In the midst of this pandemic, now is perhaps the worst time for rural hospitals to be closing. The COVID-19 health emergency has put their already shaky existence at even greater risk. With the government calling for all non-emergency procedures to be delayed, rural hospitals everywhere are encountering extreme financial strain.
If there is a silver lining in this COVID-19 crisis, there is an unprecedented amount of funding available for the rural hospital nimble enough to act quickly to add much needed Telehealth capabilities.
CMS has opened the door to expanded Medicare coverage for telemedicine, enabling facilities to diagnose and even treat local patients without patients having to visit their facility. And three federal governmental programs have emerged to fund rural Telehealth initiatives.
This article addresses both the changes in Medicare coverage as well as the three federal initiatives providing a financial life line for rural hospitals throughout the United States at a much needed time.
How has Medicare Coverage Expanded to Cover Telehealth?
Prior to the COVID-19 Public Health Emergency in the US, the popularity of Telehealth – remote electronic communications between physicians, other healthcare providers and patients - had been somewhat limited. The limited use of electronic patient engagement was in large part due to restrictive reimbursement for those services by the Centers for Medicare and Medicaid (CMS).
This has now changed. The US Federal Emergency Declaration-- put in place March 6th in response to the Coronavirus pandemic-- greatly expanded CMS coverage for telemedicine services. You can read more about this on our blog.
What Telehealth services did Medicare cover before COVID-19?
While Medicare impacts less than 20% of the US population, private health insurance has itself only recently begun to cover telemedicine, with notable inconsistencies in coverage. Thirty-seven states and the District of Columbia have parity laws that mandate private payer reimbursement for telemedicine services. But coverage, rates and specific reimbursement requirements differ greatly.
Prior to this Emergency Declaration, Medicare only paid clinicians for Telehealth services under very limited circumstances. The rural patient had to travel to a local medical facility from which they could then launch the remote Telehealth session. Typically, this meant that the patient could not access these services at home.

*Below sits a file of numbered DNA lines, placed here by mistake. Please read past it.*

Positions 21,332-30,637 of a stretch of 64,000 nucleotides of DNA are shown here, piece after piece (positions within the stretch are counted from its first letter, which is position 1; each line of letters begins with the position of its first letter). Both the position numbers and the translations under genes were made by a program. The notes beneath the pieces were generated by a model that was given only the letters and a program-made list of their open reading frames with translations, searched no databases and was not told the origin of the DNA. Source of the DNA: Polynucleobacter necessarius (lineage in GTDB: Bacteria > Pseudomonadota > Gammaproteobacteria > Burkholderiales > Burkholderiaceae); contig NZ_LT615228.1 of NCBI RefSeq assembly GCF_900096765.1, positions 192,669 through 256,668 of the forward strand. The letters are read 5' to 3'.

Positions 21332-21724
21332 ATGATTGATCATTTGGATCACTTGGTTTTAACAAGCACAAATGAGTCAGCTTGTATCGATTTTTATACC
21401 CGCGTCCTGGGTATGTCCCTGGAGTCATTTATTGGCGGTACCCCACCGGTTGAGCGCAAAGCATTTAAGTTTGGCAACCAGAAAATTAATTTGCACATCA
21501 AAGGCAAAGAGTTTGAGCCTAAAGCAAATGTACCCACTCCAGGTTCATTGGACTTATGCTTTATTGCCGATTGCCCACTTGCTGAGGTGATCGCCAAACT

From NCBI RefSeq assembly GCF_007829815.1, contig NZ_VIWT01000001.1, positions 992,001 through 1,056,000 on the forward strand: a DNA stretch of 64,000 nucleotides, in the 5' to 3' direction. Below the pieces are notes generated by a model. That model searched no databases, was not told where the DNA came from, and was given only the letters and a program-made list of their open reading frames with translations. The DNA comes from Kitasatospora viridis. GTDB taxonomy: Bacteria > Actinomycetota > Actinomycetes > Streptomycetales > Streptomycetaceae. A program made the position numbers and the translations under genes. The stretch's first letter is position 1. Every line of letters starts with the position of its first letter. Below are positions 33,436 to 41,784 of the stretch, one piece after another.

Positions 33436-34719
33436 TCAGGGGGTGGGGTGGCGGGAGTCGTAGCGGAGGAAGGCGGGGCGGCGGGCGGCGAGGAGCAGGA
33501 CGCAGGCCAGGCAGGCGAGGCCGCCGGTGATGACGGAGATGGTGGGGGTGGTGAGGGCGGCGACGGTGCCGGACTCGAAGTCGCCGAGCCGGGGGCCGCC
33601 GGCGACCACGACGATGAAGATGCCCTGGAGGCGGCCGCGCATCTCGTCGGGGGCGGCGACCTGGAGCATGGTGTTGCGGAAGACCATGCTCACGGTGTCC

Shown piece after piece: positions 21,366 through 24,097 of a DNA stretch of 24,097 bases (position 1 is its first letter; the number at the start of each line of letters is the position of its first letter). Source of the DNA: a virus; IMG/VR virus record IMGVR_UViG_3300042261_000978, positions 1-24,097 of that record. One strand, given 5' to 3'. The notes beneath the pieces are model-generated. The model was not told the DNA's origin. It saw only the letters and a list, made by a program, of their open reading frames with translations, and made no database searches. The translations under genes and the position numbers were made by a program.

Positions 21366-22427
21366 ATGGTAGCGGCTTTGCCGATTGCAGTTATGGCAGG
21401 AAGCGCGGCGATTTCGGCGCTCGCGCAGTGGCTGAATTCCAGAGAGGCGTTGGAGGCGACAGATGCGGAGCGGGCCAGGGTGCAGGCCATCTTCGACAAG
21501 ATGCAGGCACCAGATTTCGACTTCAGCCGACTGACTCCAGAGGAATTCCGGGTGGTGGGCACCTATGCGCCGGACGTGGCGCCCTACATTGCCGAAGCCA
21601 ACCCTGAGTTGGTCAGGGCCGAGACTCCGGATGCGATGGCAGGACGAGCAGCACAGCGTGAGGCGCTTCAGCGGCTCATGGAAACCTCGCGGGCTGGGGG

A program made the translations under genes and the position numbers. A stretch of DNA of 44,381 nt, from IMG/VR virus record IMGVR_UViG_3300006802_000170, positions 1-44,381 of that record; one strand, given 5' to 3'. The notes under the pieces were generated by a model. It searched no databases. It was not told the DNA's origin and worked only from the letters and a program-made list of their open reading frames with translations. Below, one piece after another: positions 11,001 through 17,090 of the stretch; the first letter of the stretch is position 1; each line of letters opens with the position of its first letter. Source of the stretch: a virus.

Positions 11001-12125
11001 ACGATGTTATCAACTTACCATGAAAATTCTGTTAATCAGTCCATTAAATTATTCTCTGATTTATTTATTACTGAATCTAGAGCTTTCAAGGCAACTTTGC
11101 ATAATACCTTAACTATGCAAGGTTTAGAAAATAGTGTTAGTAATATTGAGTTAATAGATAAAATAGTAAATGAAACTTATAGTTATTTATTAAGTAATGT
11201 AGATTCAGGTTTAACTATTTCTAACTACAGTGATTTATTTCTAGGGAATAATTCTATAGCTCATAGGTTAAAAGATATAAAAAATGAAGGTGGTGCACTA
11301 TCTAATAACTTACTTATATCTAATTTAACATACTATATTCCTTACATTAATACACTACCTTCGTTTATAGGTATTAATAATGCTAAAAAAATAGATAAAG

What Telehealth services can be reimbursed by Medicare during COVID-19?
Not only has the Corona Virus impacted our daily lives, it has also reset (at least temporarily) the telemedicine paradigm. Medicare telemedicine services are now much more widely covered. Effective on the date of the declaration, three types of telemedicine services no longer require the patient travel anywhere to receive them. Under this emergency waiver, Medicare will now pay for office, hospital and other healthcare visits furnished via Telehealth no matter where the patient is located.
CMS designates covered Telehealth services in three categories:
e-Visits – An e-visit enables a patient to communicate with his or her existing physician using an online patient portal. These visits can take place anywhere at any time. E-visits are covered under Medicare Part B. However, in order to be covered, an e-visit must be initiated by a patient and there must be a prior established provider-patient relationship.
Virtual Check-in – During the Public Health Emergency, clinicians may now use Telehealth services via either telephone or video in order to determine whether an office visit or other service is required. This virtual visit may include pre-recorded video or other images submitted pursuant to a prior established provider-patient relationship.
Telehealth Visits – Now true Telehealth visits via a telecommunication system between a patient and a clinician are covered by Medicare. These do not require a previously established provider-patient relationship. Telehealth visits may be used in lieu of a standard office visit and are covered at the same rate as an office visit.
Do I have to use a HIPAA compliant Telehealth system for these services?
While it is always good practice to ensure that all your electronic systems are HIPAA compliant and secure, for the duration of this crisis CMS will waive penalties for non-compliance as long as providers are acting in good faith using everyday communications technologies.
How does this change what I do as a provider?
At least while this Emergency Order is in effect, you can engage both existing and new patients using virtually any type of synchronous video communication. It’s a good idea to have the patient initiate the request and document the encounter as you would any face-to-face office visit. There are specific CPT codes that you can use to charge these types of visits. Patients can participate in these electronic encounters from their homes or anywhere else.
Will Medicare’s changes to Telehealth coverage remain in place after the coronavirus pandemic is over?
For now, the CMS changes are only temporary. However, we expect that as telemedicine technologies mature, video becomes ubiquitous in the provider’s office, and the benefits of Telehealth become more apparent, there will be a great deal of pressure on CMS and private healthcare insurers to maintain some level of expanded health insurance coverage for Telehealth even after this crisis is over.
Three Federal Government Grant Programs for Rural Telemedicine
Three US Federal Government grant programs have been established to aid rural healthcare providers in their establishment and use of telemedicine. These programs vary in the deadlines for application, whether they require the applicant to match a percentage of the funds, and what they will fund. Each is worth reviewing for the rural hospital that is eager to add Telehealth to its healthcare offerings.
FCC COVID-19 Telehealth Program